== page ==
Zeal & Ardor mastermind Manuel Gagneux has been an innovator in metal in recent years, combining jarring heavy metal with blues and slave chants, wrapped in the mystique of Satanism. On the group's two newest songs, "I Can't Breathe" and "Vigil," Magneux has placed turned his focus over to current events in response to racial injustice, namely in America and the growing Black Lives Matter movement.

Both of the songs will appear on Zeal & Ardor’s upcoming EP, Wake Of A Nation, which will be released Oct. 23 on Bandcamp.

First up is "I Can't Breathe," a track that clocks in at under 90 seconds, but uses its time with tremendous effect. It's a claustrophobic, industrialized passage lined with samples that speak to the problematic issue of the unjustified killings of Black men by police officers. The phrase became a part of the BLM movement in response to the death of Eric Garner, an unarmed Black man who said the words before he was killed by police in 2014 after being put in a chokehold. It has been said by multiple people who died during encounters with law enforcement, most recently George Floyd, the Minnesota man who died, pleading, "I can't breathe," as officers placed a knee on the back of his neck for over eight minutes.

"Vigil" is a more somber offering as Gagneux's powerful, soulful voice conveys the plight of the Black experience in America. The lyrics (seen below via Genius) are a painful cry of desperation, begging for equality.

Here's what Gagneux said of the new songs and upcoming EP:

"[Author] Frederik Pohl once said: ‘It is and remains my conviction that a story has to speak for itself, and that any words a writer adds to it after he has finished telling it are a cop-out, a lie or a mistake.’
While I agree I feel pressed to make an exception for this EP.
'Wake Of A Nation's intent and context should be obvious. I like to revel in ambiguity and in room for interpretation. This is not the case here. These six songs are a knee jerk reaction to what has happened to my fellow people in the last months.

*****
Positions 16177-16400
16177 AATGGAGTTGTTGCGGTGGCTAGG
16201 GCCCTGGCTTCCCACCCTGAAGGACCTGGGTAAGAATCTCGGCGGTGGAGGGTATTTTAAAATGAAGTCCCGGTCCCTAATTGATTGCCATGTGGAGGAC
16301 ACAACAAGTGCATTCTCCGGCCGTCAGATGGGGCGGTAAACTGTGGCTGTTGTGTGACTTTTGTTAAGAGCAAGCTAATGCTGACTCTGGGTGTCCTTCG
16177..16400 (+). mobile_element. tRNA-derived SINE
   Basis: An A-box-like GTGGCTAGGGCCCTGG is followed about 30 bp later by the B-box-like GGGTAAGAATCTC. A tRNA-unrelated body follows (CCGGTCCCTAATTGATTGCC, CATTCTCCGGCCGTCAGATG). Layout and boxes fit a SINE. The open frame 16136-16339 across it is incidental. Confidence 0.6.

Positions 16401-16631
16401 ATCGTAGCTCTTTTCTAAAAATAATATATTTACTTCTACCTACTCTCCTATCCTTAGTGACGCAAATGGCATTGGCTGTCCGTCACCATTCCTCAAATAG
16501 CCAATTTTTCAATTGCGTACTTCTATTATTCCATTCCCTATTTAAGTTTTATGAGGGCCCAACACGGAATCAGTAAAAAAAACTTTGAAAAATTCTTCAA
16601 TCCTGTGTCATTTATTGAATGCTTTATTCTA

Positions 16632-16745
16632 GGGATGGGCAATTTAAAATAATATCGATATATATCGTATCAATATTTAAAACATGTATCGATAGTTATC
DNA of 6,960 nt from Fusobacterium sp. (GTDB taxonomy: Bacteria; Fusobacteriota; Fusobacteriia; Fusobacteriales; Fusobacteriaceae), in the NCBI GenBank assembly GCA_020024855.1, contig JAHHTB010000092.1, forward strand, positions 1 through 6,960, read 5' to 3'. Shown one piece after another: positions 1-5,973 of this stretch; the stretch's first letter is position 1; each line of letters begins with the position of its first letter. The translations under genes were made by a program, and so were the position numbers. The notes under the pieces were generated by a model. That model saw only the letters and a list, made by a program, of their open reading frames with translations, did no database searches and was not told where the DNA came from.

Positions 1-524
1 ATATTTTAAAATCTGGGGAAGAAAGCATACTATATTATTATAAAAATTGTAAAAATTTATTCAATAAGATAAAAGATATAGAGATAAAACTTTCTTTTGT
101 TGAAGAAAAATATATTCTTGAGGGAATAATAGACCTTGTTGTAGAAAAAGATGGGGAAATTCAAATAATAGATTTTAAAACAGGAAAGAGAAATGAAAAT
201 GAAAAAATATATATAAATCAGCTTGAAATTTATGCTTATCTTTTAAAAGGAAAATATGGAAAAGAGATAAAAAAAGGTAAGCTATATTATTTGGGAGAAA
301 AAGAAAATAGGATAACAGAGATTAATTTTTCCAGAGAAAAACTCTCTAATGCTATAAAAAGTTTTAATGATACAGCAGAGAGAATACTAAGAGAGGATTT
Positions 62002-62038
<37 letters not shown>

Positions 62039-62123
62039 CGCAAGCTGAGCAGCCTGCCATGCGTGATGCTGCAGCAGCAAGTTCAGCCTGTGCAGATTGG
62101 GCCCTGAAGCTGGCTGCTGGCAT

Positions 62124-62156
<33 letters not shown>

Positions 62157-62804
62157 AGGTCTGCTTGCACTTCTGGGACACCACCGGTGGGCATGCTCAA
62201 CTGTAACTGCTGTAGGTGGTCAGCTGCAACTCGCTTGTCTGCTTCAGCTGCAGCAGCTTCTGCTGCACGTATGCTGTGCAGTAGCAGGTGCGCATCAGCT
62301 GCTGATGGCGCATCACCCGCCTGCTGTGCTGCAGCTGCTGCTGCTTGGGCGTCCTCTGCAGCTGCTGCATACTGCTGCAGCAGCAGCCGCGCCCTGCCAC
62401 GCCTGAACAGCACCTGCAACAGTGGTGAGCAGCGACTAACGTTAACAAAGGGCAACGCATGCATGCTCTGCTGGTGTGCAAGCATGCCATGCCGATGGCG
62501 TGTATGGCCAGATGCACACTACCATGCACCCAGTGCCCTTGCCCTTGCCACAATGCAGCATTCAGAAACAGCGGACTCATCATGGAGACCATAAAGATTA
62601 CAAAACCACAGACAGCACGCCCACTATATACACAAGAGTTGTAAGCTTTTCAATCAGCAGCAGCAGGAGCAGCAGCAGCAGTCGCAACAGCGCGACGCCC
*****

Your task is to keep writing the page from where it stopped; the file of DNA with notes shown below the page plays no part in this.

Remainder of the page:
Originally I was set to record an album scheduled to come out next year. As these songs were written due to the horrendous events that instilled them I decided to release them as soon as possible. Using the rich heritage and culture as a part of my musical identity it felt like cowardice to sit by and continue with my routine as if nothing happenedThis record is for Michael Brown, Eric Garner, George Floyd and the countless untold and nameless killed.
It is for the brave souls willing to take a stand and ready to risk their own wellbeing so that others may have theirs intact.
“All revenues from sales and streaming of I Can’t Breathe will be donated.”

Listen to both songs below.

You took all we had away
You’re quick to call it sick, but we’ve been damned to say

I can’t breathe, it’s a cellphone
Please don’t shoot, I need to get home
I’m on my knees begging please

So you’re just following orders
They just keep falling on us
How many more will it last?
Why not just take all of us?

You took all our hope away
We try to keep it down but we’re all damned to say

I can’t breathe, it’s a cellphone
Please don’t shoot, I need to get home
I’m on my knees begging please

So you’re just following orders
They just keep falling on us
How many more will it last?
Why not just take all of us?

Wе won’t take this quietly
We won’t takе this quietly
(Won’t you help me run now?)
We won’t take this quietly
We won’t take this quietly
(Won’t you help me run now?)
We won’t take this quietly
We won’t take this quietly
(Won’t you help me run now?)
We won’t take this quietly
We won’t take this quietly
(Won’t you help me run now?)

How to take a life we’ll never get them back
(Won’t you help me run now?)

I can’t breathe, it’s a cellphone
Please don’t shoot, I need to get home
I’m on my knees begging please

These two new Zeal & Ardor songs are the first pieces of new music the band has released since their second album, 2018's Stranger Fruit, came out.

Zeal & Ardor, "I Can't Breathe"

Zeal & Ardor, "Vigil"

See Zeal & Ardor in the 30 Best Metal Albums of 2018